Tag Archives: birds

Smoked Salmon Dip

OLYMPUS DIGITAL CAMERASmoked Salmon Dip

It’s late October and I’m having a tough time giving up my warm weather habits…  I’m resisting the impending cold weather as long as I can.  Even if it is a bone chilling 32 degrees outside, I still prefer to order my latte over ice early in the morning on my way to work.  I know that once I start to order it piping hot, I’m going to be drinking it that way until the warm weather arrives again in the spring.  I look at it this way, we still have at least another week of glorious warm weather here in Southern Oregon and I am going to take advantage of it.  That means getting outdoors and enjoying the bright sunshine while it is still here.

OLYMPUS DIGITAL CAMERASmoked Chinook Salmon

While preparing my Smoked Salmon Dip for an appetizer for a dinner party later this evening, I spied some cedar waxwings in one of the trees outside my kitchen window.  I immediately stopped what I was doing and grabbed my camera.  Cedar waxwings are sleek crested medium sized birds that frequent my neighborhood in the fall of the year.  They arrive in large noisy flocks to eat the fruit off of the flowering crab apple tree in the back of the yard.  Cedar waxwings are distinctive for they look like little bandits with dark black masks streaked across their faces.

OLYMPUS DIGITAL CAMERACedar Waxwing

Another way of identifying a cedar waxwing is by the glossy dark grey wing feathers and bright yellow tip on its tail.  Cedar waxwings are similar to Bohemian waxwings but are smaller in size.

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A pair of cedar waxwings deciding on which juicy berry they are going to pick first.  The one on top of the photo is a juvenile.  You can tell by the lightly mottled brown feathers on its breast and back.  By next spring its plumage will look like the mature adult perched on the branch below.

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Cedar waxwings are without a doubt, greedy little birds.  They are in the trees as soon as the sun comes up in the morning, and they stay throughout the day, gobbling up as much fruit as they can fit into their bellies.  It’s amazing to see how many berries one single bird will gulp down.  Within a few short weeks all of the fruit will be stripped from the trees.  Regardless of what the calendar says, that in my mind, officially marks the end of the warm summer months…

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After snapping a few photos of the cedar waxwings, I resumed preparing my Smoked Salmon Dip.  My Smoked Salmon Dip is light, flavorful and easy to make. It’s made with good quality smoked Oregon Chinook salmon, fluffy cream cheese, light sour cream, horseradish, Worcestershire sauce, fresh squeezed lemon juice, hot sauce, salt and pepper.  My Smoked Salmon Dip tastes amazing on crackers, toasts, chips and even fresh vegetables.  Enjoy!  Tessa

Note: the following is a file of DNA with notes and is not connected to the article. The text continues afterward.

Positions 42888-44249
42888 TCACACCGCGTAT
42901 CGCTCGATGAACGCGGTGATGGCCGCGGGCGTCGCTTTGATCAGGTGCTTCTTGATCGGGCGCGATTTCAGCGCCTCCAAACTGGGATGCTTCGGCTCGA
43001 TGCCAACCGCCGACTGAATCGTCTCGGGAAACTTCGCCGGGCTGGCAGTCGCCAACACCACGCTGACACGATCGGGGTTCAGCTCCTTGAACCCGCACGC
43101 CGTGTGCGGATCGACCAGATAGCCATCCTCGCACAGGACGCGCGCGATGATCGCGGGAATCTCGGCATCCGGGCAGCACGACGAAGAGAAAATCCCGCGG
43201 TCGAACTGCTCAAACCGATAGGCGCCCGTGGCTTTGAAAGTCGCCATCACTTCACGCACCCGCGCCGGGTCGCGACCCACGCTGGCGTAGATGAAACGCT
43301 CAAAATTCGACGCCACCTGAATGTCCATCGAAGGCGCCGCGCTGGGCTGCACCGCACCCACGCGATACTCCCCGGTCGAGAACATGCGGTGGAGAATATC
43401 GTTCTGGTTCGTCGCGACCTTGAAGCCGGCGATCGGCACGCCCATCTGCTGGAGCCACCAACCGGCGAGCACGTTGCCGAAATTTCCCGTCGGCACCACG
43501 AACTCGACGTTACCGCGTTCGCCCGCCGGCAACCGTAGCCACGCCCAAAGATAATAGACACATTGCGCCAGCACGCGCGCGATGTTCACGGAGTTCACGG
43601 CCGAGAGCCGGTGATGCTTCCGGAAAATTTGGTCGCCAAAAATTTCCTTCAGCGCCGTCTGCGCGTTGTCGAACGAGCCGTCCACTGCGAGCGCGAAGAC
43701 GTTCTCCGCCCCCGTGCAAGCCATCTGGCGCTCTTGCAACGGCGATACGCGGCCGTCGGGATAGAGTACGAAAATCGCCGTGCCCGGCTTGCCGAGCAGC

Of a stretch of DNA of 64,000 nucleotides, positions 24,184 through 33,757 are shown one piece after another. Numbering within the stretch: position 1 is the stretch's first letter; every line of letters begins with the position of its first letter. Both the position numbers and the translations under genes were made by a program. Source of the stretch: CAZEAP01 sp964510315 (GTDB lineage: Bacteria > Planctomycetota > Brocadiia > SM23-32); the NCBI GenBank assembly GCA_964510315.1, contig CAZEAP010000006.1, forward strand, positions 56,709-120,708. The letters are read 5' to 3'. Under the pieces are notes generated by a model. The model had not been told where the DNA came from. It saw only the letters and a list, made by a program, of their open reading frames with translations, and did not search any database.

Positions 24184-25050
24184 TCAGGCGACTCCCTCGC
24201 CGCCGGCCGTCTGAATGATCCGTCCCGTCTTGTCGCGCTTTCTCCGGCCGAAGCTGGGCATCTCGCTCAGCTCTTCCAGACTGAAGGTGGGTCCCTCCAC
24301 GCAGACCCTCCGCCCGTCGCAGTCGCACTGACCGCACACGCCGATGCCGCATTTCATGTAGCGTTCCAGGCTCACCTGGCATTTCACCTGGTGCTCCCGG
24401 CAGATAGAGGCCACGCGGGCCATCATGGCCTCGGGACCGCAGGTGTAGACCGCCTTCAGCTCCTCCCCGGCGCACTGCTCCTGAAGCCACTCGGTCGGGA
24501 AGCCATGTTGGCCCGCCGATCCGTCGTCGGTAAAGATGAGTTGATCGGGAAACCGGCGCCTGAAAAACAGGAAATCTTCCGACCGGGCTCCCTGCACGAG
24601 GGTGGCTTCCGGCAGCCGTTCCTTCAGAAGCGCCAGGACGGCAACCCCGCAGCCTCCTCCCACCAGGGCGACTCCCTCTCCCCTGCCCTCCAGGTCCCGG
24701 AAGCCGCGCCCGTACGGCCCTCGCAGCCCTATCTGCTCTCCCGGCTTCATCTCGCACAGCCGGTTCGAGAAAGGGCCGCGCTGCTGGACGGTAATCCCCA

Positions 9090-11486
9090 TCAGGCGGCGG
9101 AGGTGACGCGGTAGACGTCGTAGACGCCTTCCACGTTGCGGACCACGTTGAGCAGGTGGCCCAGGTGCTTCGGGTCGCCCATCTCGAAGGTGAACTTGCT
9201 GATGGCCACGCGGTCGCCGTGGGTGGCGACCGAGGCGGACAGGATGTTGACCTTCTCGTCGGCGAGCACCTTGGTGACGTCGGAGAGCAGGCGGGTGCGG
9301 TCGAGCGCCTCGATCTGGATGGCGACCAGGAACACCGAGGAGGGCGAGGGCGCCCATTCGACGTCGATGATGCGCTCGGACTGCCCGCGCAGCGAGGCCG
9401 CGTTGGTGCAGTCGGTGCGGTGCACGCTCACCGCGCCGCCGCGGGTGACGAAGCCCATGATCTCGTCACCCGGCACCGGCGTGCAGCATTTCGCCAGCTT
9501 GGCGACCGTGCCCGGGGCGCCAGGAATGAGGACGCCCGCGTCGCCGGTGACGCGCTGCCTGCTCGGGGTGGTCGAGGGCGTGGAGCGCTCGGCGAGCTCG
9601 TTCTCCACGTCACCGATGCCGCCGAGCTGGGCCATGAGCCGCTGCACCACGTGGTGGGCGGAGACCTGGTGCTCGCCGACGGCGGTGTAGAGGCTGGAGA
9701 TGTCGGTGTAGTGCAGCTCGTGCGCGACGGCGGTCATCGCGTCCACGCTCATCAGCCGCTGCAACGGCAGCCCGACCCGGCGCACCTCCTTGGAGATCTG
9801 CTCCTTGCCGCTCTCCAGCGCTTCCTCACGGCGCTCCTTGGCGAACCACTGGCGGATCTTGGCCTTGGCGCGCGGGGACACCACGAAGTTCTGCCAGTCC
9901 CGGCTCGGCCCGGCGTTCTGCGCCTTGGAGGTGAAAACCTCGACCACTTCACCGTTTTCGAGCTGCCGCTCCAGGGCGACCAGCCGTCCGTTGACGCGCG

Ingredients:

  • 6 ounces smoked salmon
  • 8 ounces cream cheese
  • 1/2 cup light sour cream
  • 1 tsp horseradish
  • 1 tsp lemon juice
  • 1 tsp Worcestershire sauce
  • 1/4 tsp black pepper
  • a few dashes hot sauce (optional)
  • salt to taste
  • garnish with bits of smoked salmon or fresh snipped herbs

Begin by placing the cream cheese, sour cream, horseradish, lemon juice, Worcestershire sauce, black pepper and hot sauce in a medium sized bowl.  Using a hand mixer, whip the cream cheese mixture until it is light and fluffy.  Be sure to use a spatula to scrape the sides of the bowl to make sure that the mixture is well incorporated.  Break apart the smoked salmon into smaller pieces removing the skin or any bones.   Add smoked salmon to the cream cheese mixture and blend well.  Taste and correct your seasonings.  Keep chilled.  Place in a dish and serve.  Garnish with bits of smoked salmon and herbs.  Makes approximately two cups.

Sweet Puff Pastry Twists and the view out my kitchen window…

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Sweet Puff Pastry Twists

I love living in Southern Oregon but sometimes the weather can be cold and drab at times…  Rain, fog and snow are not uncommon during the cold winter months.  Many of the wild birds that chose to spend their winters here in the Rogue Valley rely on backyard bird feeders for their food sources.  That’s precisely why I always make sure that my bird feeders are stocked with thistle seed, suet and sunflower seeds and that my hummingbird feeder is filled with sweet nectar.